There’s a pecking order in the gym: Experts hoist the barbells and other free weights, while beginners stick to the machines. This makes sense. The machines are, after all, explicitly designed to minimize your risk of getting pinned under a heavy load or accidentally dumping weights all over the floor.
But this pattern has also led to the assumption that free weights are better than machines – that, pound for pound, you get more benefits from bench-pressing a barbell than you do from the same exercise on a machine.
“This idea has become a widespread belief,” says Jesús Garcia Pallarés, a researcher at the University of Murcia’s Human Performance and Sports Science Laboratory in Spain, “snowballing unchallenged.”
There are, indeed, some reasons to suspect that free weights might be better. Studies have found that they trigger higher levels of muscle activation, and the need to keep them balanced forces you to recruit additional stabilizer muscles.
But the primary goal of most people lifting weights is to build muscle and get stronger. So Pallarés and his colleagues decided to put conventional wisdom to a rigorous test, with muscle size and strength as the primary outcomes. The final results of their five-year research project, published this month in the journal Medicine & Science in Sports & Exercise, suggest that free weights and machines work equally well.
They assigned 38 volunteers to an eight-week program using either free weights or machines. The subjects trained three times a week, doing three sets each of four key exercises: full squats, bench presses, prone bench pulls and seated shoulder presses. The load and recovery were carefully balanced so that each group did precisely the same workouts using different equipment.
The outcomes weren’t identical. The free-weights group saw bigger gains when they were tested with free weights, while the machine group saw bigger gains when tested on machines. That’s the principle of specificity at work, Pallarés points out: You get better at the tasks you train. But the overall changes in both muscle size and strength were indistinguishable for the two groups.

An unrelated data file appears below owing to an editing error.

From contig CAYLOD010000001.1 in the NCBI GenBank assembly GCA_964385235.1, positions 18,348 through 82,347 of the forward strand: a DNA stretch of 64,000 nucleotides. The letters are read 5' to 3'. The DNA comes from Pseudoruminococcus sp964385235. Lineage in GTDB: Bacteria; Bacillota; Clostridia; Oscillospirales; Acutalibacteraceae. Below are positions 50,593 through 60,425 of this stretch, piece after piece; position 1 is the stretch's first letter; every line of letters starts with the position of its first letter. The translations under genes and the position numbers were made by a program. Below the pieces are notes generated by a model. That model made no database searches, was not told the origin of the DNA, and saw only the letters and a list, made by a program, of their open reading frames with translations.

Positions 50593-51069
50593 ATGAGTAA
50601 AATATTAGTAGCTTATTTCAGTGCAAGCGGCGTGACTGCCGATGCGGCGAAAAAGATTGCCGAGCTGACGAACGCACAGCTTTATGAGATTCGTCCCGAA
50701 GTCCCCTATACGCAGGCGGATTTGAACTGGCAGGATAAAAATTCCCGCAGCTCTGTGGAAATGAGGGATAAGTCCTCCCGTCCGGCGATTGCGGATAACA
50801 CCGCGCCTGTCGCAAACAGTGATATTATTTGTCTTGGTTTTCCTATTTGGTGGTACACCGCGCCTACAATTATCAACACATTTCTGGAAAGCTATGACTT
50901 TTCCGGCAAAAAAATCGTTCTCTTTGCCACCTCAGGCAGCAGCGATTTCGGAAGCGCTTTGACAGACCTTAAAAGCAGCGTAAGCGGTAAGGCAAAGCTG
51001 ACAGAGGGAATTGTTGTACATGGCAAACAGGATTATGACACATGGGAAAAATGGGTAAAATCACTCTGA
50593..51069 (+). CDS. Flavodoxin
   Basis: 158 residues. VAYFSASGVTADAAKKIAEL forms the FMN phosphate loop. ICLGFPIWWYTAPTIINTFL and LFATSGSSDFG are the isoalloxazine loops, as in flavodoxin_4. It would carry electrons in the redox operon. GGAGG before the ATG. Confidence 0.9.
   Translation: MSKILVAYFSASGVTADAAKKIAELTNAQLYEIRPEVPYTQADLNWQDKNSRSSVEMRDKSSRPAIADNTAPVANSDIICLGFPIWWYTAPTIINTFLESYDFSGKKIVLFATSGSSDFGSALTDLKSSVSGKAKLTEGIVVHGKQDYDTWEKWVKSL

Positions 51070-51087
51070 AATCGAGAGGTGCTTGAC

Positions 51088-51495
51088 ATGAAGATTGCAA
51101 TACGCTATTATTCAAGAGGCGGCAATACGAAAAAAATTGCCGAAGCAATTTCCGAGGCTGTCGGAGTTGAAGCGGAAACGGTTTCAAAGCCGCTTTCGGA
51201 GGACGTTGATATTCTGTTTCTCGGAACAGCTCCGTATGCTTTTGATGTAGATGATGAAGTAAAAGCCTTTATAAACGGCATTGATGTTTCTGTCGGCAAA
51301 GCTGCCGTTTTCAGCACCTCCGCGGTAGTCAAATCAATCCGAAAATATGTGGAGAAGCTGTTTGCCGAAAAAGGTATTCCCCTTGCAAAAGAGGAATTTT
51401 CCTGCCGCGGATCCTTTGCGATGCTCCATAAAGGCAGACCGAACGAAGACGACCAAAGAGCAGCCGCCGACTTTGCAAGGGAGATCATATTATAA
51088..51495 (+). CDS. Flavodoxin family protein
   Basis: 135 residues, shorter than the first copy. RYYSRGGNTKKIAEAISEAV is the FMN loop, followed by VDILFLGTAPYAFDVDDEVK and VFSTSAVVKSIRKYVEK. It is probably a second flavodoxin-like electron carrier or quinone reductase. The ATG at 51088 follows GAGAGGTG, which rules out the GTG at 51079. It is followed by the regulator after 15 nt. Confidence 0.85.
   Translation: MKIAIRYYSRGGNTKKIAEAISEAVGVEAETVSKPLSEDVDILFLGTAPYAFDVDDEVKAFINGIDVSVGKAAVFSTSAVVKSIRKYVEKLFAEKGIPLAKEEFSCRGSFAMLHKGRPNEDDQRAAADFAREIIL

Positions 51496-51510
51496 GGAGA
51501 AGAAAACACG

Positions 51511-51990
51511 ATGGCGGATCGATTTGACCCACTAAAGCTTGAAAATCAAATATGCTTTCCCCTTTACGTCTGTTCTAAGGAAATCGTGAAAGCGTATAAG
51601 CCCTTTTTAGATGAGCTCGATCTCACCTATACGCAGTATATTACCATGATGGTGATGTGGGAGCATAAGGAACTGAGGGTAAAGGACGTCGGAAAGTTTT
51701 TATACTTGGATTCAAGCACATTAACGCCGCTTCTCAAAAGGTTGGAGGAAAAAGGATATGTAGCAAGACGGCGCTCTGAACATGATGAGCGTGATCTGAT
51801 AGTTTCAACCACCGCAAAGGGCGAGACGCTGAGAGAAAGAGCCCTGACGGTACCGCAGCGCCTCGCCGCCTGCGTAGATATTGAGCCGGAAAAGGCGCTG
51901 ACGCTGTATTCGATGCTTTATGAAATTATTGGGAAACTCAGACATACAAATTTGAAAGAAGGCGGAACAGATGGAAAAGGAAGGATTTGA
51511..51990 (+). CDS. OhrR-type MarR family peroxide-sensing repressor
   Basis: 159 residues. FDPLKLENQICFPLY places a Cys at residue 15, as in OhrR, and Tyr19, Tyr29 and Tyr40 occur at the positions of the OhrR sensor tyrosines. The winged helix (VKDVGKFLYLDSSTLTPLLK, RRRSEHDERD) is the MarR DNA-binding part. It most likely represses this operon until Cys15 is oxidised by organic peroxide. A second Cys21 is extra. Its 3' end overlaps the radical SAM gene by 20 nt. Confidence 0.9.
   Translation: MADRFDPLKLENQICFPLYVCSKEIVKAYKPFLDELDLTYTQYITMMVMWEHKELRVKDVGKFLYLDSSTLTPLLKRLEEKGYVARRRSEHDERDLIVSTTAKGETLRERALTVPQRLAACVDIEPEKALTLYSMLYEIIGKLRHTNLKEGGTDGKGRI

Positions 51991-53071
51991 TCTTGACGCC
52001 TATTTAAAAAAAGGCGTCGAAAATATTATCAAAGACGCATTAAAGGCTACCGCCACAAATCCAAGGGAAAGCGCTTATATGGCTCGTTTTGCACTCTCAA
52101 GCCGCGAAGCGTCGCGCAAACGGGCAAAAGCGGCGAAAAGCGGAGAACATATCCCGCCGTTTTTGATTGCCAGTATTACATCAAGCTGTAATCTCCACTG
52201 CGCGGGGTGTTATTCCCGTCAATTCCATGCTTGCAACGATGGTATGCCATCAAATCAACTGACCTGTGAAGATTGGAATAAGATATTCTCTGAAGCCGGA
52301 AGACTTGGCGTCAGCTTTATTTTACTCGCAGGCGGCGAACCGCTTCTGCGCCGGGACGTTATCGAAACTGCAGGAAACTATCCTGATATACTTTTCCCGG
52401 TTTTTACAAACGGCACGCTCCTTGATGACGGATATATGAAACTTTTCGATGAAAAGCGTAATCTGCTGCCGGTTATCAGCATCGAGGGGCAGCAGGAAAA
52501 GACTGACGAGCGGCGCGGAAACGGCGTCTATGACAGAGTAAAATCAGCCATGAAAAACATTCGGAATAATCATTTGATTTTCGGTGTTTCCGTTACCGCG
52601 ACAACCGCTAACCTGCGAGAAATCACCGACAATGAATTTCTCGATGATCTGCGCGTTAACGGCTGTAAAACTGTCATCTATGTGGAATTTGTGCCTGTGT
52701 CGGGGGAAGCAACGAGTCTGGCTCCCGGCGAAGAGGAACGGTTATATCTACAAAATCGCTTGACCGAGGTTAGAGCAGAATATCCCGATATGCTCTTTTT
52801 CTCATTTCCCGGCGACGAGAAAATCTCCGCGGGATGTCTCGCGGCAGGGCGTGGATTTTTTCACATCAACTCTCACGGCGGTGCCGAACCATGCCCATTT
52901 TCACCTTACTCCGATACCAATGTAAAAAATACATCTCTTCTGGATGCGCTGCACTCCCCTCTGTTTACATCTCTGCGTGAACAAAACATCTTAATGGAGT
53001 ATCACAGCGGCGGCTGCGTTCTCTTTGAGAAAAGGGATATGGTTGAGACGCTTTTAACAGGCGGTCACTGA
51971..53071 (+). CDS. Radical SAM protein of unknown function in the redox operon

There are still some situations in which one approach might be preferred. If you’re a competitive powerlifter, Pallarés says, you should stick with free weights because that’s what you compete with. Conversely, if you’re rehabbing an injury and need to isolate a specific muscle, machines give you maximum control.
The argument that instability is an advantage for free weights is the same logic that leads some people to lift weights while lying on exercise balls or standing on deliberately unstable surfaces. The problem, according to a Canadian Society for Exercise Physiology position stand authored by Memorial University researcher David Behm, is that you can’t lift as much weight when you’re unstable. As a result, gains in balance and stability come at the expense of maximizing strength and muscle growth.
One solution to this dilemma is to include a mix of free weights and machines in your exercise routine, in order to get the best of both worlds. That’s the approach suggested by Lehman College researcher and strength-training guru Brad Schoenfeld – at least for serious lifters intent on squeezing the most out of their workouts.
In addition to activating stabilizer muscles, free weights are easier to adapt to different body shapes and sizes, Schoenfeld says. They’re also more space-efficient if you’re equipping a home gym. Machines, on the other hand, can target individual muscles and movement patterns, don’t require a spotter, and enable you to push closer to failure without danger.
Resistance training is a crucial component of overall fitness, but it often plays second fiddle to aerobic exercise in public-health guidance, in part because the equipment and know-how required make it seem more daunting. Pallarés’s findings join a growing body of research suggesting that it doesn’t need to be complicated. Light weights and heavy weights produce similar outcomes, as researchers at McMaster University have shown; single sets and multiple sets both get the job done.
The same is true for strength-training equipment, it turns out. Choose whatever is most convenient, safe and enjoyable for you – and if you put in the work, you’ll get the results.
Alex Hutchinson is the author of Endure: Mind, Body, and the Curiously Elastic Limits of Human Performance. Follow him on Twitter @sweatscience.